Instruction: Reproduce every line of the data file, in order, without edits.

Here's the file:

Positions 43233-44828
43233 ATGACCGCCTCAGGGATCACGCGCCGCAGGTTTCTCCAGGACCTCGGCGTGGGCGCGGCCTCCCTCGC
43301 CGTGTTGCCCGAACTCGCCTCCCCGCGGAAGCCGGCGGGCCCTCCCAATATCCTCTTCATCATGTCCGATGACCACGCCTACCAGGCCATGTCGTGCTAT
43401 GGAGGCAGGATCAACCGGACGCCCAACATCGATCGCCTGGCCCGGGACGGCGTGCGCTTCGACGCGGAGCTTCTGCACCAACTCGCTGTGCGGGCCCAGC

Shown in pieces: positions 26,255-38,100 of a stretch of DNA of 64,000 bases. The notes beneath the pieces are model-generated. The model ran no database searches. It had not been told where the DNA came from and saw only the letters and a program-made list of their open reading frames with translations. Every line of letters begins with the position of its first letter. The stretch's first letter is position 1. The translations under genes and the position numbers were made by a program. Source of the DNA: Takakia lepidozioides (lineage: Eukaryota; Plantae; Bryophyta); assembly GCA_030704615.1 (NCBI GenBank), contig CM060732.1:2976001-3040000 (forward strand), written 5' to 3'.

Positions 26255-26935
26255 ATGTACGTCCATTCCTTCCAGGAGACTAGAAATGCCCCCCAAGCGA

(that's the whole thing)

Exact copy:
Positions 43233-44828
43233 ATGACCGCCTCAGGGATCACGCGCCGCAGGTTTCTCCAGGACCTCGGCGTGGGCGCGGCCTCCCTCGC
43301 CGTGTTGCCCGAACTCGCCTCCCCGCGGAAGCCGGCGGGCCCTCCCAATATCCTCTTCATCATGTCCGATGACCACGCCTACCAGGCCATGTCGTGCTAT
43401 GGAGGCAGGATCAACCGGACGCCCAACATCGATCGCCTGGCCCGGGACGGCGTGCGCTTCGACGCGGAGCTTCTGCACCAACTCGCTGTGCGGGCCCAGC

Shown in pieces: positions 26,255-38,100 of a stretch of DNA of 64,000 bases. The notes beneath the pieces are model-generated. The model ran no database searches. It had not been told where the DNA came from and saw only the letters and a program-made list of their open reading frames with translations. Every line of letters begins with the position of its first letter. The stretch's first letter is position 1. The translations under genes and the position numbers were made by a program. Source of the DNA: Takakia lepidozioides (lineage: Eukaryota; Plantae; Bryophyta); assembly GCA_030704615.1 (NCBI GenBank), contig CM060732.1:2976001-3040000 (forward strand), written 5' to 3'.

Positions 26255-26935
26255 ATGTACGTCCATTCCTTCCAGGAGACTAGAAATGCCCCCCAAGCGA